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There is an optimistic scenario for the U.S. economy: Europe gets its act together. The pace of world growth quickens, igniting demand for U.S. exports. American politicians agree to a credible compromise that gives the economy a fiscal boost now and restrains deficits later. The housing market turns up. Relieved businesses hire. Relieved consumers spend.
But there are at least two unpleasant scenarios: One is that Europe becomes the epicenter of a financial earthquake on the scale of the crash of 1929 or Lehman Brothers 2008. The other is that Europe muddles through, but the U.S. stagnates for another five years, mired in slow growth, high unemployment and ugly politics.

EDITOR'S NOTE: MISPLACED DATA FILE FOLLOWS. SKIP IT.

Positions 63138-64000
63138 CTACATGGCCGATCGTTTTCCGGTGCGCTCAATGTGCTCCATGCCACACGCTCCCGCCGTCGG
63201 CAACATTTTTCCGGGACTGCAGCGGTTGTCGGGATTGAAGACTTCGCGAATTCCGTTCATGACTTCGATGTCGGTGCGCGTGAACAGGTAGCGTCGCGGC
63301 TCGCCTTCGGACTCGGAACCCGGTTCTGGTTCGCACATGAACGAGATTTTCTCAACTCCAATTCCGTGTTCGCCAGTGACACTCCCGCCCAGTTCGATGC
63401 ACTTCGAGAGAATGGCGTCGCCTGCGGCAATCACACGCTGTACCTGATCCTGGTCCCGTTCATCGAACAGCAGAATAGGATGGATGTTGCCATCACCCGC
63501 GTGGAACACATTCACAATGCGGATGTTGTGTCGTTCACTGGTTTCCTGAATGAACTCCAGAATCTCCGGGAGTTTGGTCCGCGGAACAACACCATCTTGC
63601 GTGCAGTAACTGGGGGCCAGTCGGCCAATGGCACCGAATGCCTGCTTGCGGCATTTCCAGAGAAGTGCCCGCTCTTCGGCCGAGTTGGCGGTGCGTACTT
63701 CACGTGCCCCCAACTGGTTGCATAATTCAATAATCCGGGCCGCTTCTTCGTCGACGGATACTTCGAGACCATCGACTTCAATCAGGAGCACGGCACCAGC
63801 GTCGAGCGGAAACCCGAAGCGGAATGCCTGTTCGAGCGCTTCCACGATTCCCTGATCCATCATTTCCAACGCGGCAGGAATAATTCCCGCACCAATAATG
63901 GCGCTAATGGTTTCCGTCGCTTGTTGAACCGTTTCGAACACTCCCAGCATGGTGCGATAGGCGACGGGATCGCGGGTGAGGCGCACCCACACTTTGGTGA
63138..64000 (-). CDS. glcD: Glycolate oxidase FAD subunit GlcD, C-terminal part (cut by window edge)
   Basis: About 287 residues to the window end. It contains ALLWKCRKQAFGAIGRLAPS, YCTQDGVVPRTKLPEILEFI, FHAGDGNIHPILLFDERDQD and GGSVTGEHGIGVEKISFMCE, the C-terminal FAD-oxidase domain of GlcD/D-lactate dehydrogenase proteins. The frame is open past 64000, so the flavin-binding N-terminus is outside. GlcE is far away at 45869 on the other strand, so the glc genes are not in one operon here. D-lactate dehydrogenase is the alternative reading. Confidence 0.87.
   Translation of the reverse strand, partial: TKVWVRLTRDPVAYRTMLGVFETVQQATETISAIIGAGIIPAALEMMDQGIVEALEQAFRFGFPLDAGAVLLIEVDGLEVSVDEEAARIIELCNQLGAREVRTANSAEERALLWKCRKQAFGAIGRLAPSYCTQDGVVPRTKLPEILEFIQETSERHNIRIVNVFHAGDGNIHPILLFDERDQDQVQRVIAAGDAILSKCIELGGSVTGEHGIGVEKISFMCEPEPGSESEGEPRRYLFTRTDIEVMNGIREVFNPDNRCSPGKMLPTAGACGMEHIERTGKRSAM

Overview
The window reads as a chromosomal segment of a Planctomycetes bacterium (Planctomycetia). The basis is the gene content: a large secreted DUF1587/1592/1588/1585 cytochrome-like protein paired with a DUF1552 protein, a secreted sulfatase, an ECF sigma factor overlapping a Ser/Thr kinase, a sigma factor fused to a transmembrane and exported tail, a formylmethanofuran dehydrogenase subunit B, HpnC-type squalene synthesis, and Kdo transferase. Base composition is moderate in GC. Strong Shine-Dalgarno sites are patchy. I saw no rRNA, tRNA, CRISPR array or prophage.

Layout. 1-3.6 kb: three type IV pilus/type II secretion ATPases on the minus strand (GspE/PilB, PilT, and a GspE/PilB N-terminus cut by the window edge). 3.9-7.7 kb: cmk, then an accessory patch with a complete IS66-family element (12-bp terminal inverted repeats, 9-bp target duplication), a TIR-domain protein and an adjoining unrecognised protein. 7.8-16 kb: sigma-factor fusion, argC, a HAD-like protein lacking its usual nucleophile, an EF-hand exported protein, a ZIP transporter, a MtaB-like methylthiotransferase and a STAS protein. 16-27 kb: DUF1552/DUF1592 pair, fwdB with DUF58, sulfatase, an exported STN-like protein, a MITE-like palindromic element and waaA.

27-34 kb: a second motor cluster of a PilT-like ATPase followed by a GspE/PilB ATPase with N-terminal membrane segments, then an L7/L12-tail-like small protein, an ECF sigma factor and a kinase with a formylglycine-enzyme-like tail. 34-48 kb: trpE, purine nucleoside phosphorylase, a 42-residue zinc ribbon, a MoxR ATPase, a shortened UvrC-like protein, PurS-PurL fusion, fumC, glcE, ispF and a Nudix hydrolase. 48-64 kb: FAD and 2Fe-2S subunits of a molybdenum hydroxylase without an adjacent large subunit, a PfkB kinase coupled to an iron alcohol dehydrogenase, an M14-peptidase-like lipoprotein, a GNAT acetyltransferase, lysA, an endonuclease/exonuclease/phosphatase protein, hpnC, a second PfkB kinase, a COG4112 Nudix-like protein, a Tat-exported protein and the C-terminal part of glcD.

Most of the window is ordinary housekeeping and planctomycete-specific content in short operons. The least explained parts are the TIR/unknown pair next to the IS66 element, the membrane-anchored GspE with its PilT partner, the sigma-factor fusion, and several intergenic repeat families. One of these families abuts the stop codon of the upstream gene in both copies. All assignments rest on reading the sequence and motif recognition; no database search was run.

No one would intentionally choose the second or third, yet policy makers look more likely to stumble into one of those holes than find a path to the happier ending.
Read it all.
Filed under: * Culture-Watch Globalization History * Economics, Politics Economy Consumer/consumer spending Corporations/Corporate Life Euro European Central Bank Housing/Real Estate Market Labor/Labor Unions/Labor Market The Banking System/Sector The Credit Freeze Crisis of Fall 2008/The Recession of 2007-- Politics in General House of Representatives Office of the President President Barack Obama Senate * International News & Commentary Europe --European Sovereign Debt Crisis of 2010
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